How lack of water is sparking social and political unrest: right now in Maharashtra, India
How lack of water is sparking social and political unrest:
right now in Maharashtra, India
A lack of a a great many of things...
lack of water, controversy about irrigation potential, irrigation projects with exorbitant costs, planned thermal power plants projected to using lots of water, water for people and/or industry, political issues, ...
from a NY Times article on Dec 4, 2012:
According to the study, whose authors are Prof. A. K. Gosain, Dr. Rakesh Khosa and Jatin Anand from I.I.T. Delhi's department of civil engineering, the proposed thermal plants will require 1.7 billion cubic metres of water per year, enough to irrigate more than 410,000 hectares of farmland. If the planned thermal power expansion is carried out, the water available in the Wardha River basin would drop by 40 percent, according to the report. In the Wainganga River basin, it would drop by 16 percent.
"There is clearly a crisis in water in the region, but that seems to have escaped the planners"...
More information in the NY Times article from 4 Dec, 2012:
More information on the "irrigation potential" in an article in The New Indian Express:
Related to this, from the report produced by Greenpeace India Society, August 2012
"Endgangered waters - impacts of coal-fired power plants on water supply"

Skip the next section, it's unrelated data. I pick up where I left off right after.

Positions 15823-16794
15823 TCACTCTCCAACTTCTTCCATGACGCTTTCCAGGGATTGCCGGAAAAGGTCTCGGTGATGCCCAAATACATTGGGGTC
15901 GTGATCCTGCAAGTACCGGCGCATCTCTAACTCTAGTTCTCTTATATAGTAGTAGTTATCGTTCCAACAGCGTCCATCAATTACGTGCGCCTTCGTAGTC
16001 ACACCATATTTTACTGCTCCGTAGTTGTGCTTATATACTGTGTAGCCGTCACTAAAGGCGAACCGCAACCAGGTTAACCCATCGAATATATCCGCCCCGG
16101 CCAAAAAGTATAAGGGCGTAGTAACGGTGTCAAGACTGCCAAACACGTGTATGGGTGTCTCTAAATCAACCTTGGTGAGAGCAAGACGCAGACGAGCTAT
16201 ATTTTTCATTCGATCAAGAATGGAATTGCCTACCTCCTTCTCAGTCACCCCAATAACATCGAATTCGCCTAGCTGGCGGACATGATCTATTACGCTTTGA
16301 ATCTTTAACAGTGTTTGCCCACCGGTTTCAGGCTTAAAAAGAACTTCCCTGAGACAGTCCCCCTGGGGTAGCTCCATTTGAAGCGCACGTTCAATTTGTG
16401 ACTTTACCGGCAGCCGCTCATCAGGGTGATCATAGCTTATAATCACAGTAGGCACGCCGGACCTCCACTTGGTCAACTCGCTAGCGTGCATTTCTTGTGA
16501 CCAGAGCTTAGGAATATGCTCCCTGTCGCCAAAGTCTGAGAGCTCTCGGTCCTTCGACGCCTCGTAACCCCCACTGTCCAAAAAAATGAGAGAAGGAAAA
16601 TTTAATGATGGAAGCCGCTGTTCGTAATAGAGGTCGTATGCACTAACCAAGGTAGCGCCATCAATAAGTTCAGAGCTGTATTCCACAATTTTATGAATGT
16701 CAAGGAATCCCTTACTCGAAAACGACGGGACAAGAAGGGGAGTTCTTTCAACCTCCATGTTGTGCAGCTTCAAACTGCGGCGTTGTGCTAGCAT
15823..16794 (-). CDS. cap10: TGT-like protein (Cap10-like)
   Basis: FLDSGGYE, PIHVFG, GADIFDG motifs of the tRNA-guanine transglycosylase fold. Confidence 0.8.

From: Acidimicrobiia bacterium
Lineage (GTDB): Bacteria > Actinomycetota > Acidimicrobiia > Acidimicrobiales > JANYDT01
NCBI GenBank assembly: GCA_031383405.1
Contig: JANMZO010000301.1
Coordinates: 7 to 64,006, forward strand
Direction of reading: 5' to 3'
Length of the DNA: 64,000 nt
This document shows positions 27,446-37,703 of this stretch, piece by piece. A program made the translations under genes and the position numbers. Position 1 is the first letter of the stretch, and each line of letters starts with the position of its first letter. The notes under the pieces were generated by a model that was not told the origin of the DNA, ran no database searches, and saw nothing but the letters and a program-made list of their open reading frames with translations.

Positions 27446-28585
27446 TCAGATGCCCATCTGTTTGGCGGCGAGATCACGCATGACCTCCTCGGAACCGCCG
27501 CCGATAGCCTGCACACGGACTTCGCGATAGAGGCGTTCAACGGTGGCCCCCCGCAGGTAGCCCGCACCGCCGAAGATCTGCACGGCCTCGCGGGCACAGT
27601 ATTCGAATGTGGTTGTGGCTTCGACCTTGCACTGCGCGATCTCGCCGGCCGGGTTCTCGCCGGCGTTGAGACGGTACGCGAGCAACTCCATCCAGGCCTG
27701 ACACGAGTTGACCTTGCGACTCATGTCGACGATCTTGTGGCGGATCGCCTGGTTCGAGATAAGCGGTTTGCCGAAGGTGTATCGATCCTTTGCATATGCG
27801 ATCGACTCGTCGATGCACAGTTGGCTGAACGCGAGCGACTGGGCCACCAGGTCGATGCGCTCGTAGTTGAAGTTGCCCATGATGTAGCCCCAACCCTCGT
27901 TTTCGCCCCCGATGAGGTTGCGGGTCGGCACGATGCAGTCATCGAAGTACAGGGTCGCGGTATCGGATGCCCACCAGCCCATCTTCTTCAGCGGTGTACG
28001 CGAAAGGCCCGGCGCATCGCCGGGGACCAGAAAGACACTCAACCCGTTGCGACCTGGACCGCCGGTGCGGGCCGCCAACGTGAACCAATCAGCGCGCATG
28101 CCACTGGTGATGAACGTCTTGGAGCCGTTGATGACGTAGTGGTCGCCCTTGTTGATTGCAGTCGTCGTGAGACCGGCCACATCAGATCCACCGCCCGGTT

...Water conflicts and risk
"India is already in a condition of water stress, and national demand for water is projected to outstrip supply in less than thirty years. National irrigation water requirements are expected to increase 50% by 2050. The government's push on such water-intensive methods of power production, therefore, will make conflicts between power projects and agriculture inevitable.
Three case studies from the Wardha river basin show communities are beginning to fight against diversions of irrigation water, causing political and regulatory risk for governments and administrators, and economic risk and risk to reputation for power companies.
A study by HSBC found that coal projects in several Indian states faced significant earnings risks due to water scarcity, with the risks highest during summer months. A 2010 analysis found that each 5% drop in a coal-fired power plant's load factor will result in nearly a 75 basis point drop in the project internal rate of return."
Link to the full report: